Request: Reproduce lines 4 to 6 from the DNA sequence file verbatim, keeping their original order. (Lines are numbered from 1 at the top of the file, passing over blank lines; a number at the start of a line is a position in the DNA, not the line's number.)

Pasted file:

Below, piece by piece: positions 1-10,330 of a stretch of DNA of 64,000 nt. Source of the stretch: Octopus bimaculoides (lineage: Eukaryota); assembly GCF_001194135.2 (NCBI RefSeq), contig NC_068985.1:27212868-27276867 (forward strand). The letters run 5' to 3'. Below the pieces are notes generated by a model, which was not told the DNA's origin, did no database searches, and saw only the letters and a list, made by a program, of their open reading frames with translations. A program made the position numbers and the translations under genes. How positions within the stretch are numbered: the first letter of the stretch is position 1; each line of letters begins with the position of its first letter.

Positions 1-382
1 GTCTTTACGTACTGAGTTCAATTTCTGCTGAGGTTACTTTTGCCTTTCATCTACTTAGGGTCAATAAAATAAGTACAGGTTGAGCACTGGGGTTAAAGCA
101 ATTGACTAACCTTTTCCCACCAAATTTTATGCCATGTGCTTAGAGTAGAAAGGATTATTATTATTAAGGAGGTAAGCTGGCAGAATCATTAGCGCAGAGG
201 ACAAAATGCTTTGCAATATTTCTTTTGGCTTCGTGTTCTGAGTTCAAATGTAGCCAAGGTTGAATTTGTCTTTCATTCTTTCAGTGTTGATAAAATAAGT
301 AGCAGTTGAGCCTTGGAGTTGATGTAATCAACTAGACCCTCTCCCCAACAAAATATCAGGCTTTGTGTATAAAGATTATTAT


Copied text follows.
101 ATTGACTAACCTTTTCCCACCAAATTTTATGCCATGTGCTTAGAGTAGAAAGGATTATTATTATTAAGGAGGTAAGCTGGCAGAATCATTAGCGCAGAGG
201 ACAAAATGCTTTGCAATATTTCTTTTGGCTTCGTGTTCTGAGTTCAAATGTAGCCAAGGTTGAATTTGTCTTTCATTCTTTCAGTGTTGATAAAATAAGT
301 AGCAGTTGAGCCTTGGAGTTGATGTAATCAACTAGACCCTCTCCCCAACAAAATATCAGGCTTTGTGTATAAAGATTATTAT